Cayla Pou
Publish Date: Thursday, 30 April 2020
Cayla Pou

Bachelor of Commerce

#Māori Student

A born and bred southerner, Cayla Pou is studying the Bachelor of Commerce at the Southern Institute of Technology (SIT), with the plan to graduate this year.

Completing a double major in both Marketing and Management, Cayla previously worked as a Pharmacy Technician for five years before becoming a Mum. She then chose to return to study.

“It was the Certificate in Business course at SIT that sparked interest for me in business studies which lead me to the Bachelor of Commerce programme,” Cayla says.

“I chose SIT as I reside in Invercargill. I just love home and at this age and raising a child, I have little desire to study or live anywhere else. “

Prior to committing to study, Cayla hoped that the course would have smaller numbers, unlike larger universities, creating a culture where she wasn’t treated like a number.

“SIT most definitely lived up to this expectation. I had a chance to build strong relationships with the tutors and my peers.”

Cayla found the BCom to be quite a broad qualification, and doesn’t feel she will be locked in to a particular area/profession for the rest of her life.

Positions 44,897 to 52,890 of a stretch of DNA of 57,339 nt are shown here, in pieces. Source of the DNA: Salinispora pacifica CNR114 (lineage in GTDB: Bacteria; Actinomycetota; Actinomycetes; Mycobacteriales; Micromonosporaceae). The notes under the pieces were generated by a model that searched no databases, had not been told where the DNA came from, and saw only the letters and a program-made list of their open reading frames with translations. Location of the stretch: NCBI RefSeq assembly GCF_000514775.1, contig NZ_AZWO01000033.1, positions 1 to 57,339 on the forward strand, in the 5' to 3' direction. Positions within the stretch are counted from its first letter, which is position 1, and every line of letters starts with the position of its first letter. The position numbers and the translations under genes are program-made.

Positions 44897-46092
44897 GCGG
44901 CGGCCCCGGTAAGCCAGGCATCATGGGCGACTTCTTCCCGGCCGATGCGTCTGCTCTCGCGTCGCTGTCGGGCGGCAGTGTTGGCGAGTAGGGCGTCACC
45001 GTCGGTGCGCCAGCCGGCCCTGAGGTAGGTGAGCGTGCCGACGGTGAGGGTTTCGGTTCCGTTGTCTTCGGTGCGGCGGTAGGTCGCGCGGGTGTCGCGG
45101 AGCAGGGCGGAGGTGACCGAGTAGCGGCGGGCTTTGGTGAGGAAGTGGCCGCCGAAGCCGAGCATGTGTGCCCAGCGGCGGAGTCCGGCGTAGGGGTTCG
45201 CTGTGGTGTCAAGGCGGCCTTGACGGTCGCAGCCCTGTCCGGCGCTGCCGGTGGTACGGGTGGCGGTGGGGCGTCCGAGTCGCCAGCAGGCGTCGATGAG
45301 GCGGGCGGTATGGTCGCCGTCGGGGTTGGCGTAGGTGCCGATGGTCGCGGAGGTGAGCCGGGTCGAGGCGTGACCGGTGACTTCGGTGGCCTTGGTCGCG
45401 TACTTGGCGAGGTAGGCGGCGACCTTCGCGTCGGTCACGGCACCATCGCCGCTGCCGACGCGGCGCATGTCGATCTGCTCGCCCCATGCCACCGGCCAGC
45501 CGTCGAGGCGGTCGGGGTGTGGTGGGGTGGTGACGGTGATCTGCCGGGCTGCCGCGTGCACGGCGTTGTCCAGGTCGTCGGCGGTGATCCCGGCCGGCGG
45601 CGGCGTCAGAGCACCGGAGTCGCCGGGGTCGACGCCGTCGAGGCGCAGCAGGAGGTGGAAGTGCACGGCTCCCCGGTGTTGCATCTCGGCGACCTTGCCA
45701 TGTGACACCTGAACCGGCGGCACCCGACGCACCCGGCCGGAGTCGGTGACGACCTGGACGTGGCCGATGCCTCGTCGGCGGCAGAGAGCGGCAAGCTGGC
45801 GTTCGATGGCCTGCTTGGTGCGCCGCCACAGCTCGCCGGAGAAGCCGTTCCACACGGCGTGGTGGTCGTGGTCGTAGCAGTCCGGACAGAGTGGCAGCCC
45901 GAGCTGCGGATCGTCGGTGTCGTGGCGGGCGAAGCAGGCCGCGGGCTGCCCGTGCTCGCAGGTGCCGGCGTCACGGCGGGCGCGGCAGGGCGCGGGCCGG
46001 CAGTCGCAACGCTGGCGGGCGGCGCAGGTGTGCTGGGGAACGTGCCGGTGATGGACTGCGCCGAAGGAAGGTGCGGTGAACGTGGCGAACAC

“ I have gained skills, knowledge and experience that will be helpful in any organisation.

“My tutors are second to none,” says Cayla.

“I really wouldn’t be where I am today without their wealth of knowledge and above and beyond support.”

For those looking towards a new  career, she says the BCom is well worth considering.

“The course covers a range of areas, e.g Marketing, HR, Law - you might find that one area of the several you learn - sparks a bit of interest.”

SIT taught Cayla to think critically and form educated opinions. It provided her with a learning environment that exposed her to new experiences and people from all different cultures.

“I have been fortunate to be apart of the Te Awa Rau Māori mentoring programme,” she says.

“I began as a mentee and am now a mentor.

“This programme teaches me about my culture, but also helps build strong relationships and support networks to ensure my culture, Māori, succeed

Upon graduation, Cayla was offered and accepted a position at Southern Transport who operate under The Richardson group in Invercargill.

Although she is unsure about what the future homes, Cayla has some wise words for others contemplating study.

“I like to think that hard work and determination opens doors, and opportunities will  present themselves,” she says.

“Study takes a lot of motivation and perseverance, it’s not for everyone and that’s okay. But if you are in a place where you are unsure what to do,  definitely study at SIT. It is never a bad thing to feed your mind!”